There’s something undeniably out-of-time about both Kendra Morris and her indelibly cool new album I Am What I’m Waiting For (Karma Chief Records). It combines rough-hewn powerhouse vocals with arrangements that betray both an extensive record collection and a whimsical instinct for joyous noises — think Dusty Springfield fronting Spoon circa Kill The Moonlight or a '60s girl group creative directed by Nick Lowe and PeeWee Herman. It’s vibrant and varied and packed with personality.
“How do you put yourself into a record? Torbitt and I wanted to make it feel like you cracked open the ooze in my head,” Morris says, referring to her co-writer and producer Torbitt Schwartz AKA Little Shalimar (Run The Jewels). Morris is an accomplished visual artist and stop-motion animator, so it’s appropriate that I Am What I’m Waiting For takes a collagist approach, mischievously recombining all sorts of rock and roll ingredients — the sass and swagger of Ronnie Spector, the more acid-fried corners of the Nuggets compilations, post-modern interpolations of mid-century exotica music, the cracking snares and sugary urbanity of ESG — while offering moments of vulnerable insight from a life spent in pursuit of creativity.
Morris was a musically precocious child and, after playing in Florida bar bands, moved to New York to chase the dream. Thus began a formative 13-year stint bartending at the beloved Lower East Side dive The Library, which thrust Morris directly into the heart of Manhattan’s fertile post-Strokes creative scene. Brian Jonestown Massacre’s Anton Newcombe lived upstairs, music journalist Marc Spitz was a regular, and touring acts would come through to carouse after playing Bowery Ballroom. During those moments, Morris yearned to join the rarefied air of the musicians on the other side of the bar.
All the while, Morris pursued her music dreams. “It was pure, 100% DIY. I never took no for an answer. If I didn’t have the money, I figured out how to make it happen: Videos, artwork, whatever.” After the dissolution of her first band, she recorded 8-track demos and performed solo shows backed by cassette recordings of her own vocal harmonies. Through these shows she connected with longtime producer Jeremy Page. It was kismet.
“I worked with Jeremy for the next 10-plus years,” says Morris. “We worked together through some of the most beautiful and hardest life things I've ever gone through.” It was a fruitful partnership: Morris signed to Wax Poetics for the release of her “seductive, soulful” (Rolling Stone) 2012 debut Banshee and 2013’s Mockingbird, self-released her 2016 EP Babble (reissued earlier this year), and signed to Karma Chief for 2022’s “beautifully sung” (MOJO) Nine Lives. She’s linked up with a murderer’s row of collaborators, including DJ Premier, MF Doom, Ghostface Killah, and David Sitek. Interview Magazine called her “a modern day Janis Joplin,” and NPR praised her “lush, moody mix of neo-soul.”
Despite her strong professional and personal relationship with Page, Morris knew that she needed to change up the energy for her next project. “When my birthday arrived in April of last year, I had this ‘aha’ moment. ‘Oh shit, I’m halfway to the age of average human life expectancy! I wanna shake myself!’ Jeremy and I could write songs with our eyes closed…but if you’re chasing evolution then you can’t be comfortable.”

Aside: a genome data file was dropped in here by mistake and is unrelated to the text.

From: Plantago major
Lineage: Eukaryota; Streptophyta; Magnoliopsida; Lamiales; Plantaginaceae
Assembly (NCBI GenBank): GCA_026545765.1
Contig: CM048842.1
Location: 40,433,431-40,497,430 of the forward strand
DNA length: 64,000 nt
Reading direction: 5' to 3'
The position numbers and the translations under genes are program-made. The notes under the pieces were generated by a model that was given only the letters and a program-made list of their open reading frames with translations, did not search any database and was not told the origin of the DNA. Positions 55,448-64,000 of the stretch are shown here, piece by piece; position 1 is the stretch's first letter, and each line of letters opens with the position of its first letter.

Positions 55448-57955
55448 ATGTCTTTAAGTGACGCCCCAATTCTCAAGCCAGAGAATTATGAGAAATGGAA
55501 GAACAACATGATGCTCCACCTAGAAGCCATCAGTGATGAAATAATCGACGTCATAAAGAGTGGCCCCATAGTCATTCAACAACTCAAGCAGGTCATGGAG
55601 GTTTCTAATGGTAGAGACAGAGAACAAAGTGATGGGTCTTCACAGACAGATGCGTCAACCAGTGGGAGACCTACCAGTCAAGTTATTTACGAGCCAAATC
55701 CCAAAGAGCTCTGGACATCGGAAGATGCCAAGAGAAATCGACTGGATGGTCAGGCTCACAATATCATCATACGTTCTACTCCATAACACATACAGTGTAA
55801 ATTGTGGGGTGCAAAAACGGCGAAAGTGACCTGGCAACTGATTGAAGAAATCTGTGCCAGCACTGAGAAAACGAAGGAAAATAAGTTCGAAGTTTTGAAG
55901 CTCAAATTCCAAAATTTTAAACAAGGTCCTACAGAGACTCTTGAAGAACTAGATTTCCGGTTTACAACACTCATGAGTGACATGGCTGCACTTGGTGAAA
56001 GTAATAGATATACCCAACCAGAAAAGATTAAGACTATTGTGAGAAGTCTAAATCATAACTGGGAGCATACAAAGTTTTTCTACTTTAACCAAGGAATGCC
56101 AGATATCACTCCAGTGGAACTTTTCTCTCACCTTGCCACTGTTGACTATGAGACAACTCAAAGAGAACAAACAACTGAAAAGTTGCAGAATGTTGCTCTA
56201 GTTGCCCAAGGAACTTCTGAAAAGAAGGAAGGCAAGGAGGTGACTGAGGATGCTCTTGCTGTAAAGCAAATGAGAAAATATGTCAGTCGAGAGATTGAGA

She connected with Torbitt Schwartz and set about making I Am What I’m Waiting For. Morris was eager to break out of old habits: She started playing guitar again live, realizing that where she saw tics developed to cover up a lack of technical ability, others saw a musician with a distinct and stylish rhythmic signature. She pulled old songs out and reworked them. Less-than-perfect takes were tolerated. She put a moratorium on love songs. As she put it: “I needed to scare myself into growth.”
Luckily, the risk paid off. I Am What I’m Waiting For is not only a sophisticated and joyful sonic reinvention, but an unfiltered expression of Morris’s idiosyncratic worldview. Take “Special,” which takes a bleak approach to coping with fear and statistical unlikelihood. Says Morris: “I hate flying. I have no control over it and that's something that makes me crazy. So something I tell myself when I'm flying a lot is the statistic that your plane has the same chances of crashing as you have winning the lottery. I have never won anything.” It’s an anthem that revels in contentment, in enjoying the small experiences that texture your life — a salve against self-improvement hacks and motivational influencers infiltrating your feed.
Elsewhere, the bell-laden “Dominoes” turns the mundane conflicts of domesticity and cohabitation into a Ronnettes-worthy rallying cry and the exotica-steeped “All Your Jokes” examines what Morris describes as “the need for vulnerability in a relationship when you have something to lose.” There’s even the smoky, doo-wop-tinted “Birthday Song,” a valiant attempt to expand the birthday song canon.
The almost-title-track “What Are You Waiting For” encapsulates the album’s spirit: Stabs of guitar yield to sirens-and-bongo breakdowns as Morris champions realness and self-reliance. It hits like a conscious statement against algorithmic optimization. “When you introduce yourself to someone,” says Morris, “you can yada yada the broad strokes of your life. But it’s the textures and specific details in life, music or art that gives it meaning.” Fittingly, I Am What I’m Waiting For bravely luxuriates in the little details. It’s the rare record that doubles as self-portrait, unvarnished yet thrilling because of its imperfections.